University of California, Santa Barbara
Beam Stability at Light Sources
Glen Decker, John Carwardine, Nick Sereno, ANL and Robert Hettel, SLAC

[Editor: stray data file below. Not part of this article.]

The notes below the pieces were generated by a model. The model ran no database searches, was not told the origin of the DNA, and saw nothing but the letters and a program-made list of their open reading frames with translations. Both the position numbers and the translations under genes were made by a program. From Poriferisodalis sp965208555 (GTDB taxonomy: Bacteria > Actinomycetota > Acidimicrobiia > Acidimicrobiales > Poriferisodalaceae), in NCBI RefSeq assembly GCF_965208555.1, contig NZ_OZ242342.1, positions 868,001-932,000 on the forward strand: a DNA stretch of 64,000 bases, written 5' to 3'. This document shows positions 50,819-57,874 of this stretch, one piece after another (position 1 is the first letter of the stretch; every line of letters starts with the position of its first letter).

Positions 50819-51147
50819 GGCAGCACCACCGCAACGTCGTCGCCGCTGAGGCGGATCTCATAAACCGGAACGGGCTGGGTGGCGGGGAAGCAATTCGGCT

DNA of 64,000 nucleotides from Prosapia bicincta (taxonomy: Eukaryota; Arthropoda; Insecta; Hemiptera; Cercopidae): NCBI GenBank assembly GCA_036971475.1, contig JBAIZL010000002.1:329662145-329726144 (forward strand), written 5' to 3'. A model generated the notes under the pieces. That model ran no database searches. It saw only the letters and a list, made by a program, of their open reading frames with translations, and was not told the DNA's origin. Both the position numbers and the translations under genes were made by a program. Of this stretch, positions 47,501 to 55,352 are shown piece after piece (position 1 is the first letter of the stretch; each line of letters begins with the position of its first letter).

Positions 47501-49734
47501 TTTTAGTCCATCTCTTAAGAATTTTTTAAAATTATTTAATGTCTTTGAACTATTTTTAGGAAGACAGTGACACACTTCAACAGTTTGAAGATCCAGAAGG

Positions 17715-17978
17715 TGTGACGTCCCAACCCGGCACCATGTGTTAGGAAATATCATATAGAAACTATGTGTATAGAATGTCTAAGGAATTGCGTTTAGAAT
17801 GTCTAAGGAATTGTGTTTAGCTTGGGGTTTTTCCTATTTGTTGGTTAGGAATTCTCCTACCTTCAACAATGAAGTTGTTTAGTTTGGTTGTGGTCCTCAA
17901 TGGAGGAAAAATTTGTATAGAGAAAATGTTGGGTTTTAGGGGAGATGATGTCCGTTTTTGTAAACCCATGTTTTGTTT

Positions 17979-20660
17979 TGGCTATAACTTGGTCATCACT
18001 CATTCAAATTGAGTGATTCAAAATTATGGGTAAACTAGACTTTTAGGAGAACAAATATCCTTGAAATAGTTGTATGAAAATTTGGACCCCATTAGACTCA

This course will investigate the ever-increasing requirements for photon beam stability and the means to achieve them at synchrotron radiation facilities. The principal types of synchrotron radiation sources, including storage rings, FELs, energy recovery linacs and others, will be reviewed together with their specific photon beam properties. Photon beam stability criteria, and consequent charged particle beam stability needs, will be derived based on the requirements of synchrotron radiation experiments at these facilities. Stability metrics in the time and frequency domains and the diagnostic instrumentation and measurement methods used to quantify stability will be reviewed. Sources of beam instability, including electrical and mechanical elements and collective beam effects, and their disturbance magnitudes will be discussed and quantified. Noise-reducing accelerator component design and various types of beam stabilizing systems and methods, such as orbit and multibunch feedback systems and Landau damping systems, will be explored. Finally, methods to meet the demanding stability needs for near-future light sources and experiments will be probed. Prerequisites: basic understanding of accelerator physics and electromagnetism. Familiarity with spectral analysis, Laplace transforms and electrical engineering concepts, including feedback systems, desirable.